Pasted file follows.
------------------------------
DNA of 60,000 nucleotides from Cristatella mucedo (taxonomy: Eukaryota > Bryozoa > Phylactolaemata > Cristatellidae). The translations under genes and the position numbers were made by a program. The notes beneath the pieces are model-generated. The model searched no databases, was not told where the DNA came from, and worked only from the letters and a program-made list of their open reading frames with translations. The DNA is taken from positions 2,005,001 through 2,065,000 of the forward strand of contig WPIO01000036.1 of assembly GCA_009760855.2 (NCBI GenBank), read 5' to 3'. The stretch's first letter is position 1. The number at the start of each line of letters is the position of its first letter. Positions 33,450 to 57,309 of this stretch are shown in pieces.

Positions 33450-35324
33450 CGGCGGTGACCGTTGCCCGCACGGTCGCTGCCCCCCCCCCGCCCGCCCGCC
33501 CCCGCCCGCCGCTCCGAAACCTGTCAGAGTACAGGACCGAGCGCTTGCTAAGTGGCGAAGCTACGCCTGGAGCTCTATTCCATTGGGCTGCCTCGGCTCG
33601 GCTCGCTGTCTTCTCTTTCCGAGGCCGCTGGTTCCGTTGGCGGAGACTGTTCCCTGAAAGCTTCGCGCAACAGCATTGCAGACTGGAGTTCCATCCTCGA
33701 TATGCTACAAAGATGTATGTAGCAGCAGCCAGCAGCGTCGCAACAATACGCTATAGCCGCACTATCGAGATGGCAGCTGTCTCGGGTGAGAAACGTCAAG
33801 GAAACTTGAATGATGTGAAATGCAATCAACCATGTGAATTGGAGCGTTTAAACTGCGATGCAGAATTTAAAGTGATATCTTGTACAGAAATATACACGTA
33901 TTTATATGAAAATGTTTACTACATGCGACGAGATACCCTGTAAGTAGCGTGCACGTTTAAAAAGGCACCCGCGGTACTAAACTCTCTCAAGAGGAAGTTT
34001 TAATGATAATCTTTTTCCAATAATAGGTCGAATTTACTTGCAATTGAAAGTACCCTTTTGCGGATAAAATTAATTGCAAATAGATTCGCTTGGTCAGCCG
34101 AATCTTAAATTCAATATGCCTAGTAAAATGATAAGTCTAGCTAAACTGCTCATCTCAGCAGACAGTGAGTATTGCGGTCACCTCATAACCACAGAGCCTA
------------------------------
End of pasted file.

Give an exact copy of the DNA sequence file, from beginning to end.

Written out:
DNA of 60,000 nucleotides from Cristatella mucedo (taxonomy: Eukaryota > Bryozoa > Phylactolaemata > Cristatellidae). The translations under genes and the position numbers were made by a program. The notes beneath the pieces are model-generated. The model searched no databases, was not told where the DNA came from, and worked only from the letters and a program-made list of their open reading frames with translations. The DNA is taken from positions 2,005,001 through 2,065,000 of the forward strand of contig WPIO01000036.1 of assembly GCA_009760855.2 (NCBI GenBank), read 5' to 3'. The stretch's first letter is position 1. The number at the start of each line of letters is the position of its first letter. Positions 33,450 to 57,309 of this stretch are shown in pieces.

Positions 33450-35324
33450 CGGCGGTGACCGTTGCCCGCACGGTCGCTGCCCCCCCCCCGCCCGCCCGCC
33501 CCCGCCCGCCGCTCCGAAACCTGTCAGAGTACAGGACCGAGCGCTTGCTAAGTGGCGAAGCTACGCCTGGAGCTCTATTCCATTGGGCTGCCTCGGCTCG
33601 GCTCGCTGTCTTCTCTTTCCGAGGCCGCTGGTTCCGTTGGCGGAGACTGTTCCCTGAAAGCTTCGCGCAACAGCATTGCAGACTGGAGTTCCATCCTCGA
33701 TATGCTACAAAGATGTATGTAGCAGCAGCCAGCAGCGTCGCAACAATACGCTATAGCCGCACTATCGAGATGGCAGCTGTCTCGGGTGAGAAACGTCAAG
33801 GAAACTTGAATGATGTGAAATGCAATCAACCATGTGAATTGGAGCGTTTAAACTGCGATGCAGAATTTAAAGTGATATCTTGTACAGAAATATACACGTA
33901 TTTATATGAAAATGTTTACTACATGCGACGAGATACCCTGTAAGTAGCGTGCACGTTTAAAAAGGCACCCGCGGTACTAAACTCTCTCAAGAGGAAGTTT
34001 TAATGATAATCTTTTTCCAATAATAGGTCGAATTTACTTGCAATTGAAAGTACCCTTTTGCGGATAAAATTAATTGCAAATAGATTCGCTTGGTCAGCCG
34101 AATCTTAAATTCAATATGCCTAGTAAAATGATAAGTCTAGCTAAACTGCTCATCTCAGCAGACAGTGAGTATTGCGGTCACCTCATAACCACAGAGCCTA